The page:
I suspect that online dating services and apps owe at least some of their success to the fact that people don’t have to reject potential suitors face-to-face. When I began this project I thought that there may be similar advantages to virtual teamwork. If someone makes a suggestion that you don’t agree with, it can be easier to air your objections online than in person. This kind of directness may also be useful in international and intercultural contexts: we Irish are more noted for dissembling than directness.
I have never been accused of being overly sensitive, and am often too happy to engage in a frank exchange of opinions and ideas; however I did find it difficult to deal with virtual rejection. I was fine when a couple of early suggestions were shot down – I knew there were not going to any major consequences – but I did struggle when I felt that the rejection of a suggestion would have negative consequences.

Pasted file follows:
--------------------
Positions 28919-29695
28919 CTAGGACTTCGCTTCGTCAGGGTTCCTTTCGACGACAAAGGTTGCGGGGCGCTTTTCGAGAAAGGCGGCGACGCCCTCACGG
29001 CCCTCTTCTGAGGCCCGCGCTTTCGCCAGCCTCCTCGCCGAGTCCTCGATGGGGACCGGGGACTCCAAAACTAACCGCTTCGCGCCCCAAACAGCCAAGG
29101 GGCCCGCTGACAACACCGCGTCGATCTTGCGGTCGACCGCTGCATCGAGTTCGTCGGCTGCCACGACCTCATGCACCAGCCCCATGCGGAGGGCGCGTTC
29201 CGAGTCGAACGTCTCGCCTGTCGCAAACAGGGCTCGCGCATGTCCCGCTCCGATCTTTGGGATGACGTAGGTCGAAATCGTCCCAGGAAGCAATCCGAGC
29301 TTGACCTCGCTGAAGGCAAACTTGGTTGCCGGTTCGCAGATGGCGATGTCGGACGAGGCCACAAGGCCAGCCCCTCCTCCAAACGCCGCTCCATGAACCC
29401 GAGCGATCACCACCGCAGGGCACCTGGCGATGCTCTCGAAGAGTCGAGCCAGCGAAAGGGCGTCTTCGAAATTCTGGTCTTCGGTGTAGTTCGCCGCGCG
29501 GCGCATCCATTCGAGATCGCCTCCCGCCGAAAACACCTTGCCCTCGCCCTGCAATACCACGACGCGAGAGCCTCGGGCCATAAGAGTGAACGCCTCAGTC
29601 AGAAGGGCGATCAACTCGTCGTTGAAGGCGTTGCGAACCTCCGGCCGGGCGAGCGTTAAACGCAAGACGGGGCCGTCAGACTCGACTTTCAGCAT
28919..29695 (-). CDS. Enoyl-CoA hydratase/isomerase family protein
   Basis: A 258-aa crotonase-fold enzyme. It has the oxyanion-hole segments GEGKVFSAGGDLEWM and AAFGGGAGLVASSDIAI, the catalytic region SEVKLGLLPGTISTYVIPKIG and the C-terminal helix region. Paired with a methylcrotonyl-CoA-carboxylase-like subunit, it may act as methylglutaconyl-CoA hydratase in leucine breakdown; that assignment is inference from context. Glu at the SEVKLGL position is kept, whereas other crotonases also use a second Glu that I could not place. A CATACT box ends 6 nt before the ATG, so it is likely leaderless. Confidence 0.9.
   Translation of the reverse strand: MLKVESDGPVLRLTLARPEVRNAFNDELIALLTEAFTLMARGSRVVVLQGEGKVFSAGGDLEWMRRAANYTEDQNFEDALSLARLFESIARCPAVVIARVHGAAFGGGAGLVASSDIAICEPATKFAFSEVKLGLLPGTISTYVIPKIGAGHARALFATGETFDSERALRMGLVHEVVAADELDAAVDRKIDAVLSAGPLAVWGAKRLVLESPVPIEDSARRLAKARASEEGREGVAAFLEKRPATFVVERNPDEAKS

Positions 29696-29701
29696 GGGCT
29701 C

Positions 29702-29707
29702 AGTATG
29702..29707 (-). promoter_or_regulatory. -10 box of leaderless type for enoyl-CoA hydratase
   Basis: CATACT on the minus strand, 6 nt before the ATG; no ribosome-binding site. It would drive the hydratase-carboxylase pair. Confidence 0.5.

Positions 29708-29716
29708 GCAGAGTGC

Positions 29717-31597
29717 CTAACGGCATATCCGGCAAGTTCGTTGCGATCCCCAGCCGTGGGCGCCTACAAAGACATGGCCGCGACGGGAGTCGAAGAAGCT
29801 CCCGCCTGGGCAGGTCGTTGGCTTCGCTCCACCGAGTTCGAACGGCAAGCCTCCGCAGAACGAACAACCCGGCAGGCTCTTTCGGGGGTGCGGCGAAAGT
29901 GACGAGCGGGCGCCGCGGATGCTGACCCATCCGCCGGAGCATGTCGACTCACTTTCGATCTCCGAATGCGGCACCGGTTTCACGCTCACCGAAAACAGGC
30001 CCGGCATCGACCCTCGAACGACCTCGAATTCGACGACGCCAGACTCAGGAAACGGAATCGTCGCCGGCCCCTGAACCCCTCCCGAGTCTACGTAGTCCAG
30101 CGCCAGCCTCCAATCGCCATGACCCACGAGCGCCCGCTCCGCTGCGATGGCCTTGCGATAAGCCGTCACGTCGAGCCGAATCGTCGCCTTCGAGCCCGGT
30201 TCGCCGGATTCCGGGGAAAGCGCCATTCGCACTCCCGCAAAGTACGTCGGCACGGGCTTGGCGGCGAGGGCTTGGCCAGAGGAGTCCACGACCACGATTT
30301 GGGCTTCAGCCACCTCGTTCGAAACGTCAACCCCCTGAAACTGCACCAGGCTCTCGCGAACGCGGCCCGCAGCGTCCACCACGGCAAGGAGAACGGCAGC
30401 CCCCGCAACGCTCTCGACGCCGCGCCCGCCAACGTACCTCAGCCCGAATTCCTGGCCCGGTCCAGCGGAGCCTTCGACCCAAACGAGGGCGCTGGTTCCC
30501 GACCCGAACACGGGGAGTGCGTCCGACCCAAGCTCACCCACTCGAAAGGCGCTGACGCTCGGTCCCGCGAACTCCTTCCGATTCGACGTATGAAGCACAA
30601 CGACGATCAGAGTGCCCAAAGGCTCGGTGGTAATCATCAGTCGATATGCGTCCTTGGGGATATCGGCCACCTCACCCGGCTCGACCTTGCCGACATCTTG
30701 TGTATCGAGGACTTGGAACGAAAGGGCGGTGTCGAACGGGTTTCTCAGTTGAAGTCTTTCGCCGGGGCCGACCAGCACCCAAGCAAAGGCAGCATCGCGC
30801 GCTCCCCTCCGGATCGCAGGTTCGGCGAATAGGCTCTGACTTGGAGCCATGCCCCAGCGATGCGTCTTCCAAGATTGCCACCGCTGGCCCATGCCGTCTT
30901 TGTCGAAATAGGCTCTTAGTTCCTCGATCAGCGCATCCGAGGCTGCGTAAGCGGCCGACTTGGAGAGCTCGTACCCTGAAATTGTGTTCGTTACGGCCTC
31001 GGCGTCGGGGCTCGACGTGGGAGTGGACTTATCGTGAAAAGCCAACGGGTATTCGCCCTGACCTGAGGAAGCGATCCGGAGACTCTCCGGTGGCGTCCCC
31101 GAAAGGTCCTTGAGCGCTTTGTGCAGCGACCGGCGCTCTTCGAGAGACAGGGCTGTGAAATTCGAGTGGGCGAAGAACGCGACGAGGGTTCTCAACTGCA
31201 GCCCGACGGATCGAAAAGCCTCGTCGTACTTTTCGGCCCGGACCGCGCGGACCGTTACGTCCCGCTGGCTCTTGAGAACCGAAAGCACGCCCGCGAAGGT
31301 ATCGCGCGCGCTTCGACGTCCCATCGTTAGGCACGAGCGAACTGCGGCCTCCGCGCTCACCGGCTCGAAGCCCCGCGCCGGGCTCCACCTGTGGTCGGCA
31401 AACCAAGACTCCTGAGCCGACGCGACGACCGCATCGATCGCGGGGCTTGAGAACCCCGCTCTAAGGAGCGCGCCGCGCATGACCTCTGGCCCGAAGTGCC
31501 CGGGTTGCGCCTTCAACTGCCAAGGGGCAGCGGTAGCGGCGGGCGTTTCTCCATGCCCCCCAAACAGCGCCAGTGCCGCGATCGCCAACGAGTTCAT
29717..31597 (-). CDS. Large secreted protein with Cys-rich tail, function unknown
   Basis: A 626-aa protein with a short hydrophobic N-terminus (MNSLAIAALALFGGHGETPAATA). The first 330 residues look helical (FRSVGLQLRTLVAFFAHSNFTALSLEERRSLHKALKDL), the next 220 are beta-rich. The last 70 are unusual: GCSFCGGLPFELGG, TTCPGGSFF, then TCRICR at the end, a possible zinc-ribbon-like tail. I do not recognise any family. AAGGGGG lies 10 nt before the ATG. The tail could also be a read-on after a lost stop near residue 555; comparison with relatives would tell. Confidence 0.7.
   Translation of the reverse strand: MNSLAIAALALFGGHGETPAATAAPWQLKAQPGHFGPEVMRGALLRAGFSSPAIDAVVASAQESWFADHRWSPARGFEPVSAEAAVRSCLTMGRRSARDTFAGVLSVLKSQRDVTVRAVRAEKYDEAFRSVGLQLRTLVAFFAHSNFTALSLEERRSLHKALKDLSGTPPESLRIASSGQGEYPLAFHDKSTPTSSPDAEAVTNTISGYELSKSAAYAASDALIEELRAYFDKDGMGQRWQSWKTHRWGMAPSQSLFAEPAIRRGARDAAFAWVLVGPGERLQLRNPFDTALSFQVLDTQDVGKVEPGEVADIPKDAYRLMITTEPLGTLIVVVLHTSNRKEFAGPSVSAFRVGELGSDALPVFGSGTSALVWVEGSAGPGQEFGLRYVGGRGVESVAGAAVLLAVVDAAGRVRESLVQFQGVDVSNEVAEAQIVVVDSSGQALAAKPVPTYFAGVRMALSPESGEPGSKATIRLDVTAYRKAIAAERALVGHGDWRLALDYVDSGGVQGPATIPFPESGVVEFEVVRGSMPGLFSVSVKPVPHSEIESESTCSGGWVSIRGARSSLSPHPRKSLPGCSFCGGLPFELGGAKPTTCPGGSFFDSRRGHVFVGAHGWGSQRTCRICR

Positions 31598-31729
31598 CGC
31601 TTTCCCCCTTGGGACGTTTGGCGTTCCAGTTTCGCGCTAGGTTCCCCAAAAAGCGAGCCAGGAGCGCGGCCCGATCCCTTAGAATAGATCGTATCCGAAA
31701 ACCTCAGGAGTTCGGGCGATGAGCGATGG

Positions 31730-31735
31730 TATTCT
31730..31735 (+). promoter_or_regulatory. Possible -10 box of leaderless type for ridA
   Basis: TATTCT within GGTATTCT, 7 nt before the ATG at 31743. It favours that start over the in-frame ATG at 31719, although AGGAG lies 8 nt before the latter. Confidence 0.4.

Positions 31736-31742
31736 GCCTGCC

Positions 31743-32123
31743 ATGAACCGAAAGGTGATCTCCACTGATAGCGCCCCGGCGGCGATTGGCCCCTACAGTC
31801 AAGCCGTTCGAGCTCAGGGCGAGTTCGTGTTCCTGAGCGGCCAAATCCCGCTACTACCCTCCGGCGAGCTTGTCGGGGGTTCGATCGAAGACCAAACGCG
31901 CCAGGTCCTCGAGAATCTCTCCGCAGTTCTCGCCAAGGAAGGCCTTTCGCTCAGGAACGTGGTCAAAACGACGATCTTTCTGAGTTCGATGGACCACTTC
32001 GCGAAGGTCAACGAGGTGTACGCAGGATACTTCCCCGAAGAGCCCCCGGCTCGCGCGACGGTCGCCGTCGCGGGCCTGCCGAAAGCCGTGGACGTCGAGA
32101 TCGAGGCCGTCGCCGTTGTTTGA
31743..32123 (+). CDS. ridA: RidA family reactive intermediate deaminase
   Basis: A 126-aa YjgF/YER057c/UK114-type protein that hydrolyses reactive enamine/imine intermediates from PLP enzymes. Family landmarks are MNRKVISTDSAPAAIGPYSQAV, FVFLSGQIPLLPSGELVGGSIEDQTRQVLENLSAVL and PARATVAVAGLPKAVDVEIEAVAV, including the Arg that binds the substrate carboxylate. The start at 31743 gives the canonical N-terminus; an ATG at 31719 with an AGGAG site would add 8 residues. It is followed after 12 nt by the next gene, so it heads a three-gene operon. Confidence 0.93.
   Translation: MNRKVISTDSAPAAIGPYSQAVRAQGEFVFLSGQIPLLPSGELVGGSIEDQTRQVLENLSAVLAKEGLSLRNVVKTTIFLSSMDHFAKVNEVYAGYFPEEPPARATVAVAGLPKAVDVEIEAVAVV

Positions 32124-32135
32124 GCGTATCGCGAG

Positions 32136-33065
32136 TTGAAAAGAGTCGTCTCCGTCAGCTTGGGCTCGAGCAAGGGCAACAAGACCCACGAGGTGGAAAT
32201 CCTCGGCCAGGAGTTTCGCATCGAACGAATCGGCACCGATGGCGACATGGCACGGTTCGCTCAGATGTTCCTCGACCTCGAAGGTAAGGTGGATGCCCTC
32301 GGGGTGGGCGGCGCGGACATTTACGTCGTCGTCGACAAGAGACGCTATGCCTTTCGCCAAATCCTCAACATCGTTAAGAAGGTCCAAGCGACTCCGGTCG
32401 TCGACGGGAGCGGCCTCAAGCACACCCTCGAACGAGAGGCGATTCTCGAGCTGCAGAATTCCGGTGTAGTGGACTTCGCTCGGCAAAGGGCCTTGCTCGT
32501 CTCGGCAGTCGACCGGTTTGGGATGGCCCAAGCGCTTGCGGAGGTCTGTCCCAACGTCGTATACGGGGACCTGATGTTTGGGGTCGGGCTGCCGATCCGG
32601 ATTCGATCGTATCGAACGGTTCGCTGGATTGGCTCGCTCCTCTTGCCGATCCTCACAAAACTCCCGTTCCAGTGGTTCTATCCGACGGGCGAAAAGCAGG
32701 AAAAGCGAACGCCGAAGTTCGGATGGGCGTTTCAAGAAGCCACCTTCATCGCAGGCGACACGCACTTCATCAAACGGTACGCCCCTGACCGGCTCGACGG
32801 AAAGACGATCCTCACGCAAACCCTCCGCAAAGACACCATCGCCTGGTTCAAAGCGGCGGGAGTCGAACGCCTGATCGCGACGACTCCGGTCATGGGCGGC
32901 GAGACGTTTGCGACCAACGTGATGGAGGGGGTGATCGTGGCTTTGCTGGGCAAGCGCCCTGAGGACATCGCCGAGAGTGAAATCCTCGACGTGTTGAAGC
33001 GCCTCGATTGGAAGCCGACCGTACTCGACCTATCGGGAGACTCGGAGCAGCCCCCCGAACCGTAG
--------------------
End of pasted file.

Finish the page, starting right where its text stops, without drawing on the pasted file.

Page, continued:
It can be difficult to object effectively: you appear to be just repeating yourself and, if the discussion has moved on, you teammates may feel that you are stuck in a loop or holding things up. If you try to point out all the potential consequences your post takes on the appearance of a rant (possibly because it is one). Looking for allies is also difficult: there are no indicators as to who might agree with you, or even who is listening.
I still like the directness engendered by virtual collaboration, but procedures need to be put in place for resolving disputes openly and effectively. In the absence of such procedures all you can do is rephrase your suggestion or try to subtly emphasize the consequences. Of course, the phrase ‘subtle emphasis’ does not imply directness, and is probably an oxymoron to boot. Maybe the Irish gift for dissembling has its own advantages.
(Image: Roy Lichtenstein / Public Domain)